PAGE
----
Raymond's table

Working

Caromble! Friday #402 Squashing some bugs

As outsiders correctly assume, indie game-development is a big rollercoaster of rock-and-roll awesomeness. And not at all about staying indoors while the weather is nice and fixing bugs. Not at all.

For me, this week’s rock-and-roll awesomeness materialized in the form of euhm several bugs that had to be squashed, while being inside. Hmm.

Anyway, sometimes there is awesome stuff and rollercoasters and rock-and-roll. But today it is bugs. Glorious bug fixing.

It is a well known fact amongst developers that bugs enjoy laughing in your face. However, most of the times you just know that this must be so, without actually being able to see the bug laughing at you. So when I finally encountered a bug that was literally laughing at me, I wasn’t sure what to think.

stop laughing!

The problem was that at a certain point in our Prologue, just before the boss releases a power-up its head would make a jump. Just a small one, but annoying nonetheless. I ‘fixed’ that by always animating the head to a ‘neutral’ position before playing a new animation. However, now I head the problem you can see in the gif. The head would sink before starting the next animation… I figured the reason for that *had* to be that some other animation was also adjusting the position of the head. It had to be. Their effects would combine in some sort of unholy way and cause the sinking effect. Haha, I knew what to do!

It only took me an hour to carefully tracking which animations where affecting the top of the head of our boss at what time. And then another 30 minutes to come to a slow realization that there was no problem with the other animations. No unholy combination of translations. Just a simple oversight on my behalf. I calculated the translation vector for the head to move back to ‘neutral’, and then instead of applying that, I would animate the head towards the animation vector. To the less mathematically inclined, lets just say that makes as much sense as rotating something by a color.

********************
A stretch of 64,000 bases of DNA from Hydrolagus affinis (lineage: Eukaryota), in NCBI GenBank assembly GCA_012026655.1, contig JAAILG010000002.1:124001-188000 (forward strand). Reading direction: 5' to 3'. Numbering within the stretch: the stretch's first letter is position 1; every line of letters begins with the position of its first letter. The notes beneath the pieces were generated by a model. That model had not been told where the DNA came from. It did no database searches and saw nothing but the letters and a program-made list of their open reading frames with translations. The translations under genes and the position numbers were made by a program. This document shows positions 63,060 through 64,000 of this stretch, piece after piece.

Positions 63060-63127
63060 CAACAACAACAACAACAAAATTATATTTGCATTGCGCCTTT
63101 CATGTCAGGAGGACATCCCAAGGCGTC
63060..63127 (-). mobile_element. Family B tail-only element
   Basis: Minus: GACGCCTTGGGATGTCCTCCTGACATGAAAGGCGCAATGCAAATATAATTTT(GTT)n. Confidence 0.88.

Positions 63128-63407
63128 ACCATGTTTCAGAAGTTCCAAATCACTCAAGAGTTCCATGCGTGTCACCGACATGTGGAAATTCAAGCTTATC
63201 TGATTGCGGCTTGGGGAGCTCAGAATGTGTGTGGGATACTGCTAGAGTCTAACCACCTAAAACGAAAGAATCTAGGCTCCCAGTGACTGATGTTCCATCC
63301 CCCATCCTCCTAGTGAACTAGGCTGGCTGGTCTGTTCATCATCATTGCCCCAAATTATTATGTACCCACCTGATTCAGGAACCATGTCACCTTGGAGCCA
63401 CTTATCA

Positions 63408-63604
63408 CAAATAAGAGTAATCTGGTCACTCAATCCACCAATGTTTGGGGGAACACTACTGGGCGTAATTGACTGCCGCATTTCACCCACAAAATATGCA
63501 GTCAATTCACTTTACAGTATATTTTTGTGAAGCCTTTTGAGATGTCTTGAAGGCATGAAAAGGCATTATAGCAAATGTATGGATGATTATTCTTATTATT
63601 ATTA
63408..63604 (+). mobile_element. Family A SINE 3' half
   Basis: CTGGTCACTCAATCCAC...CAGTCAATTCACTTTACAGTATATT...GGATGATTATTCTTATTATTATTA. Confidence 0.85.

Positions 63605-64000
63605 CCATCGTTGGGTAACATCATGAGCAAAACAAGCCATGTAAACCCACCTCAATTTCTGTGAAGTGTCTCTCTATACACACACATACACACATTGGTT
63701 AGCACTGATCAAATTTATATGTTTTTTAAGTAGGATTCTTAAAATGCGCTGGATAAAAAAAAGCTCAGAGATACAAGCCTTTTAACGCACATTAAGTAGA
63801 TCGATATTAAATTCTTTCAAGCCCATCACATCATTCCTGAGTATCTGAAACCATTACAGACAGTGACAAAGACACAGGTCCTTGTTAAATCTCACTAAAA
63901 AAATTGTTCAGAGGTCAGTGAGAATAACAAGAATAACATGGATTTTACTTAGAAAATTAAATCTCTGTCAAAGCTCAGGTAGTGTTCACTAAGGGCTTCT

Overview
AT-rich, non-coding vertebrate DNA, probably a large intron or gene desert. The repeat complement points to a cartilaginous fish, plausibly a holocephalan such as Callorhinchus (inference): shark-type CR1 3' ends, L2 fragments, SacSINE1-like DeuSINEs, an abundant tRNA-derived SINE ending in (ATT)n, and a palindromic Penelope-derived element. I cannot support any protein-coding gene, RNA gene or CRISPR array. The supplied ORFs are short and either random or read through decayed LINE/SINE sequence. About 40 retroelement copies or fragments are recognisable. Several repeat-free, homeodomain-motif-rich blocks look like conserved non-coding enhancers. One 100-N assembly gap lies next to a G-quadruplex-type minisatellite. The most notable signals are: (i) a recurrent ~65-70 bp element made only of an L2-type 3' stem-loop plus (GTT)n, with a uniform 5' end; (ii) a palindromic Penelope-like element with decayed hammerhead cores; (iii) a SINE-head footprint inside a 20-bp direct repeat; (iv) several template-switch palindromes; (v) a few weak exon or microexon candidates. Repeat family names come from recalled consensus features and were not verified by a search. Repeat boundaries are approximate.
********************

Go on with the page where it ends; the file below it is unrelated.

At least by now I understood what that evil bastard was laughing at…

Caromble! Friday #398: Flowing from SVN to Git

Like every other software development team we use version control software to manage changes in our source code and other computer files. For years we have been using Subversion (SVN) as our version control system. In recent times we transitioned to working remotely; as was mentioned in our previous post. Because of this change in the way we work, we figured it’s better to switch to Git as our version control system.